# Why we can use $\frac{1}{V}\sum_{k \in 1BZ} \approx \int_{k\in 1BZ} \frac{dk}{(2\pi)^d}$ for phonons?

Why can we use $$\frac{1}{V}\sum_{k \in 1BZ} \approx \int_{k\in 1BZ} \frac{dk}{(2\pi)^d}$$ where $$d$$ is the dimension of the lattice, for phonon related integration?

I know the above sum converted to integral is valid for free electrons in Sommerfeld model. But why can it still be used for phonons?

The logic for phonons is exactly the same as it is for electrons. The approximation relies on the fact that the crystal is very large, so the density of allowed $$\vec{k}$$ in reciprocal space is very high. In that limit, the sum can be approximated as an integral. (The allowed reciprocal lattice vectors are determined by the crystal lattice; it doesn't matter if you're talking about electrons or phonons.)

For reference, see the book Electrons and Phonons by J. Ziman sec 1.9 (or really any good book on solid state physics).

For the record, it has nothing to do with the Bose-Einstein distribution or the actual number of phonons in the system.

That formula comes from the following $$\frac{1}{V}\sum_k = \frac{1}{Na^3}\frac{(2\pi)^3}{(2\pi)^3}\sum_k = \frac{2\pi}{N_1 a}\frac{2\pi}{N_2 a}\frac{2\pi}{N_3 a}\frac{1}{(2\pi)^3}\sum_k\\ =\frac{1}{(2\pi)^3}\sum_k \Delta k_x \Delta k_y \Delta k_z$$

And now the important step

Whenever it's feasible to think that $$\mathbf{N}$$ is very large, practically $$N\rightarrow\infty$$ we can write $$\frac{1}{(2\pi)^3}\sum_k \Delta k_x \Delta k_y \Delta k_z\to\int\limits_{k\in FBZ}\frac{d^3k}{(2\pi)^3}$$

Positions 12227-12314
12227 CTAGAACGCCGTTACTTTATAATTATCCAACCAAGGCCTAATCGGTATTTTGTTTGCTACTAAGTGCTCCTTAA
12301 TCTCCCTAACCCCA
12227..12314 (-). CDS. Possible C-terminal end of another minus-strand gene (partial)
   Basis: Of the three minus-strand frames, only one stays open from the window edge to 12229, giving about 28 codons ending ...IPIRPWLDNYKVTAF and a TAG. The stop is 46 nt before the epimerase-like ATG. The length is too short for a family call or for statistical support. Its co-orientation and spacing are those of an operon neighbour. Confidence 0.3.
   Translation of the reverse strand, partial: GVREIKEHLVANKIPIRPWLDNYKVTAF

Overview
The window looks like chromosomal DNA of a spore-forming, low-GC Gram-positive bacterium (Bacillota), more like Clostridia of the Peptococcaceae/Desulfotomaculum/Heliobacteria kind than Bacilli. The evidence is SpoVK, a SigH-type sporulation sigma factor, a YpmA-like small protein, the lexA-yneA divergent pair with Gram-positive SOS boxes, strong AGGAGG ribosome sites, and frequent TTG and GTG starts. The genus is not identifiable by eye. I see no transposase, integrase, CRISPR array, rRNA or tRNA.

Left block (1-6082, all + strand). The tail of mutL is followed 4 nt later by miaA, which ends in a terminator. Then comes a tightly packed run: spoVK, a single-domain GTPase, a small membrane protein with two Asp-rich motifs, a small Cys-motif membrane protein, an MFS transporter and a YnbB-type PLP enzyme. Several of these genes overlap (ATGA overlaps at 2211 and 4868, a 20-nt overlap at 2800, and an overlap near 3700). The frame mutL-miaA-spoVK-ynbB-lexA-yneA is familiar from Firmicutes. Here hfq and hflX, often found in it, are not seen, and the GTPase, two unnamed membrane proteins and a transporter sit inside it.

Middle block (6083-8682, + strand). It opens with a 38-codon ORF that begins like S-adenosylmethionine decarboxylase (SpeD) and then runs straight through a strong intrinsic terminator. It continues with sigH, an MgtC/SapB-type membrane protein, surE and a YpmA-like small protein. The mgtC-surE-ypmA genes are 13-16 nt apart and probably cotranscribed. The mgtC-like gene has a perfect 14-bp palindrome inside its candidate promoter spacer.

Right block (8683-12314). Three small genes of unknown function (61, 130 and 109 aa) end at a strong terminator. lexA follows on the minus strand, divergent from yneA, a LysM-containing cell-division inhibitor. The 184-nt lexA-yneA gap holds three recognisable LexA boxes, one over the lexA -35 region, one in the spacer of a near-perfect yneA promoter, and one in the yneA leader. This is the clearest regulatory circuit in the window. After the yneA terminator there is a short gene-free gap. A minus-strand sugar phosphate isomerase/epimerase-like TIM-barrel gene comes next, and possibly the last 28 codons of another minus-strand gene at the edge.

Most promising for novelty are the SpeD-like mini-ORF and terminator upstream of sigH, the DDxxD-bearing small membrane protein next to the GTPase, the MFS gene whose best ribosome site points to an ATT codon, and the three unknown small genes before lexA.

which for electrons it clearly holds, but what makes you think that it will still hold for phonons?

The mean number of phonons in a given band with wavevector $$k$$, is given by a Bose-Einstein distribution $$\bar{n}_{ks} = \frac{1}{e^{\beta\hbar\omega_s(k)}-1}$$ where $$\omega_s(k)$$ is the dispersion relation of the $$s$$-branch. You can easily see that, at $$T=0$$, the mean number of phonons is finite but not at all big, while the number of electrons still remains of the order $$10^{23}$$. The number of electrons in a solid will always remain big, while the number of phonons will vary depending on various physical conditions.

• Maybe my description is not qutie clear. It's the integration related with phonon wave vector k,not with phonons. – Yuan Fang Mar 7 at 15:18
• Isn't the number of phonons equal to 0 at T=0? – thermomagnetic condensed boson Mar 7 at 19:57